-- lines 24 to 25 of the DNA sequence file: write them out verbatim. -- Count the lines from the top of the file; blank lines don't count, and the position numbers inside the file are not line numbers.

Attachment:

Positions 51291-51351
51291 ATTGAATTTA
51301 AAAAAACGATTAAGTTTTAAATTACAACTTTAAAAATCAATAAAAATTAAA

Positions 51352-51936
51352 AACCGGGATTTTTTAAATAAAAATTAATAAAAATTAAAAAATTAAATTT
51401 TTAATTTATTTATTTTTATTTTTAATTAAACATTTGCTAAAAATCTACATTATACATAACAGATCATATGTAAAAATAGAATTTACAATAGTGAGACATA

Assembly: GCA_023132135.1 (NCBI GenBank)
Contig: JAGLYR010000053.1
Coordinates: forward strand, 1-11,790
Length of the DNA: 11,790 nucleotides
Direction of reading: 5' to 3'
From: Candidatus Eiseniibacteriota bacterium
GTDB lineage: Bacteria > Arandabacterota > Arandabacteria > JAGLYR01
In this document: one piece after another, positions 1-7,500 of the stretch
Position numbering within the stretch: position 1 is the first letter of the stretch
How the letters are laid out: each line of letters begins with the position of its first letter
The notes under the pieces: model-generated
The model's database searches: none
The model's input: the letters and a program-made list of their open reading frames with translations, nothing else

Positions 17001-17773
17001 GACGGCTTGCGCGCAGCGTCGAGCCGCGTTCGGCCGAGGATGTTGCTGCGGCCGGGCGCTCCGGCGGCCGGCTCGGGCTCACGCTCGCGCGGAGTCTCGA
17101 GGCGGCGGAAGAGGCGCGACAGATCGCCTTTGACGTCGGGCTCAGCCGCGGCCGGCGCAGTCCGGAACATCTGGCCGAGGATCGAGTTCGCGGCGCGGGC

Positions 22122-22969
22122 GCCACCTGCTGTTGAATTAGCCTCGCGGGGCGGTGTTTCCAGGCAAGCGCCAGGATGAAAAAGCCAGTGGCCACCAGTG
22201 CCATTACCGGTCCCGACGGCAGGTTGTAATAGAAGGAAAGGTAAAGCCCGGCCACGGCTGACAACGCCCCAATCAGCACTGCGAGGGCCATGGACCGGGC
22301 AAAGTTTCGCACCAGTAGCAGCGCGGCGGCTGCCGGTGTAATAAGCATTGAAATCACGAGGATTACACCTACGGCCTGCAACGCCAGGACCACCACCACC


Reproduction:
22122 GCCACCTGCTGTTGAATTAGCCTCGCGGGGCGGTGTTTCCAGGCAAGCGCCAGGATGAAAAAGCCAGTGGCCACCAGTG
22201 CCATTACCGGTCCCGACGGCAGGTTGTAATAGAAGGAAAGGTAAAGCCCGGCCACGGCTGACAACGCCCCAATCAGCACTGCGAGGGCCATGGACCGGGC